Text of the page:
The ghost in the network

This is the true story of a ghost server -- a phantom server that nearly brought down our network. Paranormal? Perhaps not. Simple common sense and a little low-tech delivered what fancy equipment couldn't see.

Our current network evolved from massive mainframes to early Windows machines, Unix boxes, dumb terminals, NT and now thousands of smart clients and rooms of powerful dedicated servers. We monitor every facet of their operation. Yet a phantom nearly took us down.

The onset was not ominous. A network printer overran its buffer and jobs stopped printing. We speculated it was a hardware failure, swapped out the old printer, configured the new one, rebooted the device, and then it was business as usual.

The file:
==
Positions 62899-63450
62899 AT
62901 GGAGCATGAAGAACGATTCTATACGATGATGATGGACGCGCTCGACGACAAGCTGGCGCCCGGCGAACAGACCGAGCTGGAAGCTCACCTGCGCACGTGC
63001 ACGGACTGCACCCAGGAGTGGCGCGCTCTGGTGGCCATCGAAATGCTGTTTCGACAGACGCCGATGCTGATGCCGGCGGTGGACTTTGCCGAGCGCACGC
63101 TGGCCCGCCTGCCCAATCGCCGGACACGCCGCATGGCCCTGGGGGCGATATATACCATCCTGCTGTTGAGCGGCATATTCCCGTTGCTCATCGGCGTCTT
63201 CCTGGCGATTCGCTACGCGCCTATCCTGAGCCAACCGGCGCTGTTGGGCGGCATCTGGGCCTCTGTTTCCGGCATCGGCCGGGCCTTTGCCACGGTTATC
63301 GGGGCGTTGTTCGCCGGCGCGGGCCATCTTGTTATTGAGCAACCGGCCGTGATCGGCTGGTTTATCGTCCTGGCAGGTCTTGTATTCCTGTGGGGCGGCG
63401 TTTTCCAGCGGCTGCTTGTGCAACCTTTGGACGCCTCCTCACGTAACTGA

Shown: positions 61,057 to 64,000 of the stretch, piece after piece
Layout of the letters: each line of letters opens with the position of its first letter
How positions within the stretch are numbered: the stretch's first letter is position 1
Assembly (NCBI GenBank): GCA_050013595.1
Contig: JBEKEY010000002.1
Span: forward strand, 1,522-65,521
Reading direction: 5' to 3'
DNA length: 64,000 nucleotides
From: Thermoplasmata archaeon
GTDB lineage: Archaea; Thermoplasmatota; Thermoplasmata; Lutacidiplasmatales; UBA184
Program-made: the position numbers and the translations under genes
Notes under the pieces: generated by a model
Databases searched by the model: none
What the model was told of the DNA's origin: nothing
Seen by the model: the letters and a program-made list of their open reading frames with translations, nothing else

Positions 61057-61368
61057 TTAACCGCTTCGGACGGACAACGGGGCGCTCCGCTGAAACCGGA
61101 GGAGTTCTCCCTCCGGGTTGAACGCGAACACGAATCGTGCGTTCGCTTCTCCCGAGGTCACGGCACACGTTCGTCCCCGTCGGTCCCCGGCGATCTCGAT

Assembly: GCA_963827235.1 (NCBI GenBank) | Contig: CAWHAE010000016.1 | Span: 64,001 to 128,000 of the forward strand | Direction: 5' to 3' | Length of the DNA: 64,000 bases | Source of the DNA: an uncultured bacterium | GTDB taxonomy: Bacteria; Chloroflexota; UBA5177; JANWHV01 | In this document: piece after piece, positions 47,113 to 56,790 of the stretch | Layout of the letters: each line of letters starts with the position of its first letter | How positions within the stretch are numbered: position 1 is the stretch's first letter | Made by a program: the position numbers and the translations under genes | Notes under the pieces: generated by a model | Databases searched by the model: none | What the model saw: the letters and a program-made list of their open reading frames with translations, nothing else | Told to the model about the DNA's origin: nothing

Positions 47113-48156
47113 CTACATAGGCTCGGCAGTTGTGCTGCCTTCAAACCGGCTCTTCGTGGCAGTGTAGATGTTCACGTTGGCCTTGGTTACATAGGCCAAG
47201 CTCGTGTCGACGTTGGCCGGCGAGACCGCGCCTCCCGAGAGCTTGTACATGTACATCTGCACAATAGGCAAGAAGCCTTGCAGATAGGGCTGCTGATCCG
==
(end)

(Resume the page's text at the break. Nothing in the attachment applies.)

Then it happened again on another printer. Soon a master console winked out. Just for a moment, but it was definitely gone. Users reported sporadic data header corruption. Strange incidents became more frequent with no set pattern.

A computer virus on a server? A network worm on a shared drive? Not likely. We use a multilevel security approach guarding against blended threats.

NetOps caught some of the signals. They were random but definitely originated from inside the perimeter. We had a phantom server.